Conference paper

Nolan CM, Maddocks M, Maher TM, Banya W, Patel S, Barker RE, Jones SE, George P, Cullinan P, Man WD-Cet al., 2018, Gait speed and prognosis in patients with idiopathic pulmonary fibrosis: a prospective cohort study, European Respiratory Journal, Vol: 53, Pages: 1-10, ISSN: 0903-1936

The four metre gait speed (4 MGS), a simple physical performance measure and surrogate marker of frailty, consistently predicts adverse prognosis in older adults. We hypothesised that 4 MGS could predict all-cause mortality and non-elective hospitalisation in patients with idiopathic pulmonary fibrosis (IPF).4 MGS and lung function were measured at baseline in 130 outpatients newly diagnosed with IPF. Survival status and non-elective hospital admissions were recorded over one year. We assessed the predictive value of 4 MGS (as a continuous variable and as a binary variable: slow versus preserved 4 MGS) by calculating hazard ratios (HR) using Cox proportional regression, adjusting for potential confounding variables. Receiver Operating Characteristic curves assessed discrimination between the multivariable regression models and established prognostic indices.Continuous 4 MGS and slow 4 MGS were independent predictors of all-cause mortality (4 MGS: HR 0.03 (0.01-0.31), p=0.004; slow 4 MGS: 2.63 (1.01-6.87), p=0.049) and hospitalisation (4 MGS: HR 0.02 (0.01-0.14), p<0.001; slow 4 MGS: 2.76 (1.16-6.58), p=0.02). Multivariable models incorporating 4 MGS or slow 4 MGS had better discrimination for predicting mortality than either the Gender Age Physiology index or Composite Physiologic Index.In patients with IPF, 4 MGS is an independent predictor of all-cause mortality and non-elective hospitalisation.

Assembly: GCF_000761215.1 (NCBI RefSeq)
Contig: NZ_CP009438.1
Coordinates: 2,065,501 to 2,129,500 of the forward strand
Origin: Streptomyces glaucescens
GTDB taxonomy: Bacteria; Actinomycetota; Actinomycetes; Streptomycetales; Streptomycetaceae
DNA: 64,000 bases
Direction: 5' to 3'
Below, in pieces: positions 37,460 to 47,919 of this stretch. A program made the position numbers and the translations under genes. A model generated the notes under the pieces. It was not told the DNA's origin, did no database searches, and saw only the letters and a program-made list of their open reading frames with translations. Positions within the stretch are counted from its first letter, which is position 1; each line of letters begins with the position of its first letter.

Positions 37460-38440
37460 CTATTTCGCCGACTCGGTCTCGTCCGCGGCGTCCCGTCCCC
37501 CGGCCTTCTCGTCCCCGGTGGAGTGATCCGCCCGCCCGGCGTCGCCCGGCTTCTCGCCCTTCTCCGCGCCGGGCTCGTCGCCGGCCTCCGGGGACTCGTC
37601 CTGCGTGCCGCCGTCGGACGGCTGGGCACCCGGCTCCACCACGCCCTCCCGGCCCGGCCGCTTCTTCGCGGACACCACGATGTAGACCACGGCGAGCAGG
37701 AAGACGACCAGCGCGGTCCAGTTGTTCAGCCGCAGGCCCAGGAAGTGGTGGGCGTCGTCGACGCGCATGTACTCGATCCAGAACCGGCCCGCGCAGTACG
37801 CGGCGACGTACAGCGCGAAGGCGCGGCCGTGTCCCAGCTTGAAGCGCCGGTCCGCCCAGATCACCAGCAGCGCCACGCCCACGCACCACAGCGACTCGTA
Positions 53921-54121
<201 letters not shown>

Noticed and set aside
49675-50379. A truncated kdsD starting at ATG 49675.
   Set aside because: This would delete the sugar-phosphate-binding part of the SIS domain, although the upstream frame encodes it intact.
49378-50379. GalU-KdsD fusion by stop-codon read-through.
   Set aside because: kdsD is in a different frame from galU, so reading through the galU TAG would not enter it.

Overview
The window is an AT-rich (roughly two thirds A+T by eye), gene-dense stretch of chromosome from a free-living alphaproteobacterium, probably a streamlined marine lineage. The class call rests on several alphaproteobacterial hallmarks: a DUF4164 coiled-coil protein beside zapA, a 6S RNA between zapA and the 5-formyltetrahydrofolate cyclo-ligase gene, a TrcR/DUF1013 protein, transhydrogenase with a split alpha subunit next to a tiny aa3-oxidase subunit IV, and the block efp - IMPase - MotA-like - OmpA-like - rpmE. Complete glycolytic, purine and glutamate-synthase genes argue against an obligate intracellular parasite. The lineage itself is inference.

Journal article

Jones S, Maddocks M, Nolan C, Patel S, Barker R, Kon S, Hopkinson N, Man Wet al., 2018, Responsiveness of a short stair climb power test to pulmonary rehabilitation in COPD, 28th International Congress of the European-Respiratory-Society (ERS), Publisher: EUROPEAN RESPIRATORY SOC JOURNALS LTD, ISSN: 0903-1936

Conference paper

Jones S, Nolan C, Patel S, Barker R, Kon S, Polkey M, Hopkinson N, Maddocks M, Man Wet al., 2018, Development of a new prognosis index (BODS) in patients with COPD: a prospective cohort study, 28th International Congress of the European-Respiratory-Society (ERS), Publisher: EUROPEAN RESPIRATORY SOC JOURNALS LTD, ISSN: 0903-1936

Conference paper